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Controversial Cubs exec Crane Kenney isn’t going anywhere soon

Crane Kenney has been central figure Wrigley Field renovatiplans thhave encountered delays thus affecting how much Cubs can spend players.

Crane Kenney has been a central figure in Wrigley Field renovation plans that have encountered delays, thus affecting how much the Cubs can spend on players. | Al Podgorski /Sun-Times

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Updated: July 2, 2014 3:06PM

MILWAUKEE — That Cubs business president Crane Kenney got a contract extension through 2019 isn’t so much news as it is another reminder of the upside-down priorities of an organization that has made baseball look like an afterthought since hiring Theo ­Epstein to run that side of the ­operation in the fall of 2011.

Kenney is the most polarizing figure in the organization whose fingerprints are on every delay, gaffe, back-step and public-relations flub in the Wrigley renovation process — down to the irony that the leader in the fight against the rooftop owners’ contractual rights happens to be the one who negotiated the 20-year rooftop contract for the Cubs in the first place.

Kenney boasted about his five-year extension Saturday as a defense against critics during a radio interview that was part of a three-day media blitz over Chicago airwaves in response to Mayor Rahm Emanuel’s pushback against some of the latest ballpark proposals.

Sources said the five-year deal was done close to six months ago, as the Cubs faced another offseason without construction on long-planned ballpark renovations because of continued delays on Kenney’s watch.

According to one source, Epstein’s baseball department learned of the contract extension from the media over the winter, offering another example of the disconnect between business and baseball that has grown with every delay to a business plan that hasn’t kept up with the baseball side the last two years.

Epstein has stopped short of calling out the business side but has repeatedly emphasized the importance of the business plan “syncing up” with the baseball plan for the Cubs to achieve the promised turnaround of the team. During a conversation with the Sun-Times this spring, Epstein said the “sustained success” the Cubs talk about can’t be achieved through player development alone — specifically, that productive, veteran players must be in place before the prospects start getting to the majors.

That means being able to spend more than the $75 million on its big-league roster that the Cubs are spending in 2014. Some of that figure is a reflection of the $15 ­million or so that Epstein has taken from his 2014 budget to apply to ­future seasons as he compensates for budget cuts and delays in new ­revenues.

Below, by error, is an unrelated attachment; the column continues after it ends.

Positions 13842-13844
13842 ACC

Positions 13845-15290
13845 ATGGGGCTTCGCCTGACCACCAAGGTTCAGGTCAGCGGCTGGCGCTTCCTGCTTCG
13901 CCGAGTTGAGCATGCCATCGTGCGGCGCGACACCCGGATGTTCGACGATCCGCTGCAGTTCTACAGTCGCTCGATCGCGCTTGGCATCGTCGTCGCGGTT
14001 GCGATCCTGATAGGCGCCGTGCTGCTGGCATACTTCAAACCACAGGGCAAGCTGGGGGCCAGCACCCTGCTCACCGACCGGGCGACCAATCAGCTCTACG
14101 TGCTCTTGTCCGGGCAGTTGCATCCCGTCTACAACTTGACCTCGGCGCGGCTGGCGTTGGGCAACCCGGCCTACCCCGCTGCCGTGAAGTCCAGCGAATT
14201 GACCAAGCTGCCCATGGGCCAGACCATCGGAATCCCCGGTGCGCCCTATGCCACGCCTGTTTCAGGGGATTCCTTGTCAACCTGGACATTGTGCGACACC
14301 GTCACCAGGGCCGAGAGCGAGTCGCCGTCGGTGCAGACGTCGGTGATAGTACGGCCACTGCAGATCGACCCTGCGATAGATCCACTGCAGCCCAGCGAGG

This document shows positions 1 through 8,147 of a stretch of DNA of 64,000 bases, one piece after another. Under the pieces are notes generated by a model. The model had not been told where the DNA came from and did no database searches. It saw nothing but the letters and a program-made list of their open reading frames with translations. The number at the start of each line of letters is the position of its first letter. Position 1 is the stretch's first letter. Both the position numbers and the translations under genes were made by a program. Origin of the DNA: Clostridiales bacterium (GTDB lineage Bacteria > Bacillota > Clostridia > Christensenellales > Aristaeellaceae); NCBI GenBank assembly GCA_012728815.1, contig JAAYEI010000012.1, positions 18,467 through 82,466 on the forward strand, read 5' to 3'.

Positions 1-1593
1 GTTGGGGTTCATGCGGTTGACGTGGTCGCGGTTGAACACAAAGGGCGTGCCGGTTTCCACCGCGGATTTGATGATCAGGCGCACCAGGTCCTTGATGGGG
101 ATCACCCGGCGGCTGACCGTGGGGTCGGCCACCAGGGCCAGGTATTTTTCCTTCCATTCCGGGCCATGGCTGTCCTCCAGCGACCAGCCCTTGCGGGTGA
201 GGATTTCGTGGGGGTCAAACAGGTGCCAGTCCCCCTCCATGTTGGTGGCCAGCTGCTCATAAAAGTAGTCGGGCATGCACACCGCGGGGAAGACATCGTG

Even players in the clubhouse talk about the broken promises of new facilities and the waiting game for this business/baseball plan as they struggle with the worst ­record in the majors on the way to what looks like a fifth consecutive losing season.

As recently as Friday, cornerstone first baseman Anthony Rizzo — one of two players signed past 2016 — said players are getting “sick of hearing [ballpark work] is going to be done” only to have it followed by another delay.

“It’s been about everything but baseball around here for a while,” another player said.

The length of Kenney’s extension roughly coincides with the expiration of both the CSN portion of Cubs’ local TV rights and the financing restrictions placed on Ricketts ownership by Tribune Co. in the 2009 leveraged-partnership sale of the team.

It’s a clear commitment by chairman Tom Ricketts and his family to sink or swim with a business president who at least has been an industry and public lightning rod, and at worst a divisive influence in some of the club’s Chicago and ­Arizona business dealings.

It also appears to be a tacit admission of how long the Cubs ­expect their business plan to take before fully realizing the added revenues promised to a baseball department that has seen four years of cuts.

Even if the ballpark renovations get done when said this time around, Ricketts estimates annual revenue increases of $30 million to $40 million — which is roughly what the Cubs pay for service on their purchase-related debt.

Whether Kenney is fit to lead the Cubs to revenue nirvana seems at least debatable. What’s not is how long he’ll get to keep trying.

By the way, the Cubs snapped a three-game losing streak Saturday and beat the Brewers 8-0.


Twitter: @GDubCub

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